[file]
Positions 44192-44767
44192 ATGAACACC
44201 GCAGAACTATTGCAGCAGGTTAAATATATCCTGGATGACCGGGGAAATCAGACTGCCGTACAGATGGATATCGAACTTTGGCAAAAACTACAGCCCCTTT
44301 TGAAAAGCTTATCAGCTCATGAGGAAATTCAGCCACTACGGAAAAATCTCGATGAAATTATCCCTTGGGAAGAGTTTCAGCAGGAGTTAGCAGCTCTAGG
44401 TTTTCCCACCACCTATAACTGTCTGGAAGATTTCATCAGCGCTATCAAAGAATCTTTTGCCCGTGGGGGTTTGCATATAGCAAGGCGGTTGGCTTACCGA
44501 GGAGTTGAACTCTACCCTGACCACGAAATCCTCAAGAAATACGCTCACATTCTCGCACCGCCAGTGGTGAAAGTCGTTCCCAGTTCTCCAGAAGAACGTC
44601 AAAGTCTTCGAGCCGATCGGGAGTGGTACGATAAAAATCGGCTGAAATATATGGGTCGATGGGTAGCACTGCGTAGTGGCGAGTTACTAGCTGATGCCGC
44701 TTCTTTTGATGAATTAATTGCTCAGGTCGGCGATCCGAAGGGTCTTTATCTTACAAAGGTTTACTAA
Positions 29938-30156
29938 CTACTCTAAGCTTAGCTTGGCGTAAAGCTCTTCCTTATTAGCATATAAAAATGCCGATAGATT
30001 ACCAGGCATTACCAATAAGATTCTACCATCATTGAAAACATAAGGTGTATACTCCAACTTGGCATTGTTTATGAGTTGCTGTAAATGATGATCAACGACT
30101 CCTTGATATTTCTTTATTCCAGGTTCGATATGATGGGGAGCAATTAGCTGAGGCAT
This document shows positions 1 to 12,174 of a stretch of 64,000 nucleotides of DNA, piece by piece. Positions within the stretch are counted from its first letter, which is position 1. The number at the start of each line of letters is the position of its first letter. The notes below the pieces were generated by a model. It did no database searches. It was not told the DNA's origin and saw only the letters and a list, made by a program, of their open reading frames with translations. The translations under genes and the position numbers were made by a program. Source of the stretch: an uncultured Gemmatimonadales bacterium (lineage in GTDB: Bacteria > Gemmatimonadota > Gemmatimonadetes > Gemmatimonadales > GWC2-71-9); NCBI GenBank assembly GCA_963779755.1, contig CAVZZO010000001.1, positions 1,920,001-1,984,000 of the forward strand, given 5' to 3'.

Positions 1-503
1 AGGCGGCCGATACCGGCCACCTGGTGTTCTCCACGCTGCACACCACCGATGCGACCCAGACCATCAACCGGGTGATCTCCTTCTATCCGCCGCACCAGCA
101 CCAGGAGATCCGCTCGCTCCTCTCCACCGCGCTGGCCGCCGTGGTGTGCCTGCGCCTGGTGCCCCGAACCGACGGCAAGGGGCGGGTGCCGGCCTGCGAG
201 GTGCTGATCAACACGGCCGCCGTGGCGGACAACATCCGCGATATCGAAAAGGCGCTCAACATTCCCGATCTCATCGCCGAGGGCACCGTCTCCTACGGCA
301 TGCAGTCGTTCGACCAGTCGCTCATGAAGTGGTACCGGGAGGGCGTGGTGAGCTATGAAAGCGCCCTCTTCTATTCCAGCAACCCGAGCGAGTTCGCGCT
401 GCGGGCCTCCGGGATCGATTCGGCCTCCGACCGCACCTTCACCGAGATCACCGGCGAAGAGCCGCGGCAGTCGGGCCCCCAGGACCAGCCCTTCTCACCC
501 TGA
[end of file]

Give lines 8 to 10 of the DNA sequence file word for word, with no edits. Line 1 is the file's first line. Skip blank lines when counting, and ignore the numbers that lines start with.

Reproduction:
44701 TTCTTTTGATGAATTAATTGCTCAGGTCGGCGATCCGAAGGGTCTTTATCTTACAAAGGTTTACTAA
Positions 29938-30156
29938 CTACTCTAAGCTTAGCTTGGCGTAAAGCTCTTCCTTATTAGCATATAAAAATGCCGATAGATT